Commercial Division Blog

Posted: April 20, 2022 / Written by: Jeffrey M. Eilender, Christopher R. Dyess, Samuel L. Butt, Joshua Wurtzel, Hillary S. Zilz / Categories Commercial, Equitable Remedies and Defenses

Failure to Commence Lien-Foreclosure Action Within One Year of its Filing Did Not Preclude Recovery

On January 10, 2022, Justice Elizabeth H. Emerson of the Suffolk County Commercial Decision issued a decision in American Universal Supply Inc. v Gibson Air Mech. Inc., 2022 NY Slip Op 50018(U), holding that plaintiff's failure to commence an action to foreclose its mechanic's lien did not preclude it from seeking recovery on the bond substituted therefor and that plaintiff properly and timely asserted its claim to recover on the bond. Denying defendant insurers’ motion to dismiss, the Court explained: 

Surety bonds to discharge mechanic's liens are conditioned for the payment of any judgment which may be rendered against the subject property for the enforcement of the liens (Lien Law § 19 [4]). It, therefore, follows that, although the property itself was released from the lien, for the plaintiff to be entitled to recover, it must commence a formal action for the enforcement of the lien and obtain a judgment as if the lien still existed (Martirano Constr. Corp. v Briar Constr. Corp., 104 AD2d 1028, 1031).

In Morton v Tucker (145 NY 244), the Court of Appeals addressed the procedure to be followed in enforcing the lien. The Court found that the bond takes the place of the property and becomes the subject of the lien in the same form and manner as in the case of the payment of money into court (Id. at 249):

"The action is in equity brought under the statute in which all of the persons interested, including the sureties upon the bond, are made parties. The complaint . . . should allege the giving of the bond and the discharging of the lien . . . and instead of asking judgment for a sale of the premises it should demand relief as against the persons executing the bond for the amount that should be determined to be payable upon the lien. The court then upon the trial can determine the rights and equities of all of the parties and award the final judgment contemplated by the statute."

Thus, any action brought, whether before or after the filing of the undertaking, although ostensibly to foreclose the lien, in reality is or becomes an action to test the validity of the lien had it not been discharged and, if found to be valid, to procure a judgment upon the undertaking, rather than a judgment of foreclosure upon the real estate (Adams Engineering Co. v Menowiz, 53 Misc 2d 364, 365-366 [and cases cited therein]).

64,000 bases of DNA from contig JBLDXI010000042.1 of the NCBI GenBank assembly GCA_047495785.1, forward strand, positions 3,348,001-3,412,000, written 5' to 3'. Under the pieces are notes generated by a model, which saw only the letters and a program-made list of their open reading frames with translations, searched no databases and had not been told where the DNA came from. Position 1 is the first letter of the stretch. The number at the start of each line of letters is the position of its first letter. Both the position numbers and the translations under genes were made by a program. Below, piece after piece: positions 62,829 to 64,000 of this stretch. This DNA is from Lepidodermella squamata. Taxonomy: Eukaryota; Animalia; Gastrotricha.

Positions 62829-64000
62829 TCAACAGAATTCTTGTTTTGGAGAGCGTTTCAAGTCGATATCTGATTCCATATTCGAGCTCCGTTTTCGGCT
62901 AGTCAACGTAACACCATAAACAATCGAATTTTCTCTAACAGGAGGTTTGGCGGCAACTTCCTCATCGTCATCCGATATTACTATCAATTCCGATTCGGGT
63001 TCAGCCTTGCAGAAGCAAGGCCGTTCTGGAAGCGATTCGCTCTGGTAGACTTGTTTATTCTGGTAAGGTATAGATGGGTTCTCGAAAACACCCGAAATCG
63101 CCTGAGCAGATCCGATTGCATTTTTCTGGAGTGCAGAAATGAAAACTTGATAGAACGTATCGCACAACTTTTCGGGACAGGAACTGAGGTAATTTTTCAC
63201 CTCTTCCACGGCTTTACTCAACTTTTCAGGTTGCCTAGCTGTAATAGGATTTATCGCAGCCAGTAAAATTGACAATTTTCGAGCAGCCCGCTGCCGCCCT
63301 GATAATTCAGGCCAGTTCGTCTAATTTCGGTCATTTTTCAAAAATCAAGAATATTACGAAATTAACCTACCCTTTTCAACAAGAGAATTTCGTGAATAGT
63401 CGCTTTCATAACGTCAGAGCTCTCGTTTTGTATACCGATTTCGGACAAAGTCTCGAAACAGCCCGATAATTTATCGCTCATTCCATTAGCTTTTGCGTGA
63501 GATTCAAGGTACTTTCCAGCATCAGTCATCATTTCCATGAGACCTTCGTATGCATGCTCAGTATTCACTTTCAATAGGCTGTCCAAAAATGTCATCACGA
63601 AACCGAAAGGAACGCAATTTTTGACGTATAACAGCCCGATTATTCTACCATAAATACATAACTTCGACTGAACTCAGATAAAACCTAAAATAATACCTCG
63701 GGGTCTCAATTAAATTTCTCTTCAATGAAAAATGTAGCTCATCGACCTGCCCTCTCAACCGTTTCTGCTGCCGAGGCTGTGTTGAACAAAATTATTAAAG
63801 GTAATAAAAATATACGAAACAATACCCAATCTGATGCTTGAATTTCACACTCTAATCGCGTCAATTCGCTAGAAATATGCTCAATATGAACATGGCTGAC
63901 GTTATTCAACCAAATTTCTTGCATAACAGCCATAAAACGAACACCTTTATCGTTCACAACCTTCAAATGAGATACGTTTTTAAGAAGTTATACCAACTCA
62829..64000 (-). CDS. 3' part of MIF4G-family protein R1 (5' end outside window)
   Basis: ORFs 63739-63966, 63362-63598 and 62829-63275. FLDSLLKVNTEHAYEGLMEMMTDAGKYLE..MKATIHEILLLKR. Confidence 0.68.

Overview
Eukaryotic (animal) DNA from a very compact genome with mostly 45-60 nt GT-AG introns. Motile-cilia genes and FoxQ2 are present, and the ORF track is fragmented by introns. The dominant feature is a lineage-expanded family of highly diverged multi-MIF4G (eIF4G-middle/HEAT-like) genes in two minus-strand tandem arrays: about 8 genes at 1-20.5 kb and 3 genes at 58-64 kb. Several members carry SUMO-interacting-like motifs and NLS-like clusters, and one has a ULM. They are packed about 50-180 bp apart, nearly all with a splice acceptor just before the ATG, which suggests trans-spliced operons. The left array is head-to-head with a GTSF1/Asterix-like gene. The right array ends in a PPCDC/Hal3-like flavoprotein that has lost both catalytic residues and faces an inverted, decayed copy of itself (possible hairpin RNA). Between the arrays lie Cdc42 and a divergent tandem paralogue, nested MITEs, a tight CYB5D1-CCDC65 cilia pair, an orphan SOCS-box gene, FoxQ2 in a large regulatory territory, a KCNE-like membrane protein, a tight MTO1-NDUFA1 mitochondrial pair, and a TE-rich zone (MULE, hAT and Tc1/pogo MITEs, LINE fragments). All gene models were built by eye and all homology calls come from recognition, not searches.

The complaint in this action alleges that the plaintiff sold goods and services to the Gibson defendants for which they have not paid, that the plaintiff filed a mechanic's lien against the property, that the lien was bonded and discharged, and that the plaintiff demands payment from the insurance defendants for the work performed and materials supplied. The court finds that such allegations are legally sufficient and properly state a cause of action against the insurance defendants.

The action was commenced and the complaint amended to include a cause of action to enforce the lien against the insurance defendants prior to the expiration of the one-year period (see, Lien Law § 17). The lien was filed on February 26, 2018, and the action commenced on September 5, 2018. Although the plaintiff did not initially seek enforcement of the lien, it amended the complaint on January 16, 2019, to include a cause of action for recovery against the insurance defendants "for work performed and materials supplied at the job site subject to the bond." Accordingly, contrary to the insurance defendants' contentions, the lien did not expire by operation of law, nor was it necessary to file a notice of pendency to continue the lien (see, Lien Law § 17; White Plains Sash & Door Co. v Doyle, 262 NY 16, 19-20).

Once the lien was bonded, it detached from the realty and attached to the bond (Shepherd Showcase, Inc. v Pekala, 138 AD2d 960, 961 [and cases cited therein]). Thereafter, the plaintiff ceased to have any interest in the Westchester property (Id.). Accordingly, this court has jurisdiction to dispose of the plaintiff's equitable action to enforce the lien since the judgment the plaintiff seeks will be rendered on the bond rather than on the Westchester realty (Id.).

The attorneys at Schlam Stone & Dolan frequently litigate actions to enforce liens both of an equitable and legal nature.  Please contact the Commercial Division Blog editors at commercialdivisionblog@schlamstone.com if you or a client have questions concerning such issues.